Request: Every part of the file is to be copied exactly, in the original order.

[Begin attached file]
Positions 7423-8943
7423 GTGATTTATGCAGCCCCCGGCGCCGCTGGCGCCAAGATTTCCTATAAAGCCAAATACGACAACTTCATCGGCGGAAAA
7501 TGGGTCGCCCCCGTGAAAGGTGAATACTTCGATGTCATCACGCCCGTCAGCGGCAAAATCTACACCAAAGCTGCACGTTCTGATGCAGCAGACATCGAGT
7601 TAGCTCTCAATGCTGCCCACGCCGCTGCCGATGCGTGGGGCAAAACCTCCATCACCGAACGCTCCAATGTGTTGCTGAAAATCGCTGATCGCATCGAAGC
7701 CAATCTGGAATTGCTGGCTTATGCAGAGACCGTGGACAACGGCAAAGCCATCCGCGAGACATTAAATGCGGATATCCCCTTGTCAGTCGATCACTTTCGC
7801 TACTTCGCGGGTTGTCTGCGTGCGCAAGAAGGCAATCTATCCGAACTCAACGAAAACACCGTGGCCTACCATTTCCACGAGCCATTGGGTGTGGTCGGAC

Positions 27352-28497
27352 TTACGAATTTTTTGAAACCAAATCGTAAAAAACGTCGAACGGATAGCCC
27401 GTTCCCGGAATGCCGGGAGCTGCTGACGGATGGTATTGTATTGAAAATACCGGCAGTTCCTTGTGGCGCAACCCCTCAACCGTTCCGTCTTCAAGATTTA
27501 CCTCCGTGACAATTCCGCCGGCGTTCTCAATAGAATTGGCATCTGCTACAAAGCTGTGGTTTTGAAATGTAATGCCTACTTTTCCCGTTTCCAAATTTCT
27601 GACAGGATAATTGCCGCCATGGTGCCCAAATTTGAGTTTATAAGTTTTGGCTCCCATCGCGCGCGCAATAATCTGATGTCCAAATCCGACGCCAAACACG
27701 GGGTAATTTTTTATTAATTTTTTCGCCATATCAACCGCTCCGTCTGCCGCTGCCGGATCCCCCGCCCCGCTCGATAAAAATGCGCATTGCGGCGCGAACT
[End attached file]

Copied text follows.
Positions 7423-8943
7423 GTGATTTATGCAGCCCCCGGCGCCGCTGGCGCCAAGATTTCCTATAAAGCCAAATACGACAACTTCATCGGCGGAAAA
7501 TGGGTCGCCCCCGTGAAAGGTGAATACTTCGATGTCATCACGCCCGTCAGCGGCAAAATCTACACCAAAGCTGCACGTTCTGATGCAGCAGACATCGAGT
7601 TAGCTCTCAATGCTGCCCACGCCGCTGCCGATGCGTGGGGCAAAACCTCCATCACCGAACGCTCCAATGTGTTGCTGAAAATCGCTGATCGCATCGAAGC
7701 CAATCTGGAATTGCTGGCTTATGCAGAGACCGTGGACAACGGCAAAGCCATCCGCGAGACATTAAATGCGGATATCCCCTTGTCAGTCGATCACTTTCGC
7801 TACTTCGCGGGTTGTCTGCGTGCGCAAGAAGGCAATCTATCCGAACTCAACGAAAACACCGTGGCCTACCATTTCCACGAGCCATTGGGTGTGGTCGGAC

Positions 27352-28497
27352 TTACGAATTTTTTGAAACCAAATCGTAAAAAACGTCGAACGGATAGCCC
27401 GTTCCCGGAATGCCGGGAGCTGCTGACGGATGGTATTGTATTGAAAATACCGGCAGTTCCTTGTGGCGCAACCCCTCAACCGTTCCGTCTTCAAGATTTA
27501 CCTCCGTGACAATTCCGCCGGCGTTCTCAATAGAATTGGCATCTGCTACAAAGCTGTGGTTTTGAAATGTAATGCCTACTTTTCCCGTTTCCAAATTTCT
27601 GACAGGATAATTGCCGCCATGGTGCCCAAATTTGAGTTTATAAGTTTTGGCTCCCATCGCGCGCGCAATAATCTGATGTCCAAATCCGACGCCAAACACG
27701 GGGTAATTTTTTATTAATTTTTTCGCCATATCAACCGCTCCGTCTGCCGCTGCCGGATCCCCCGCCCCGCTCGATAAAAATGCGCATTGCGGCGCGAACT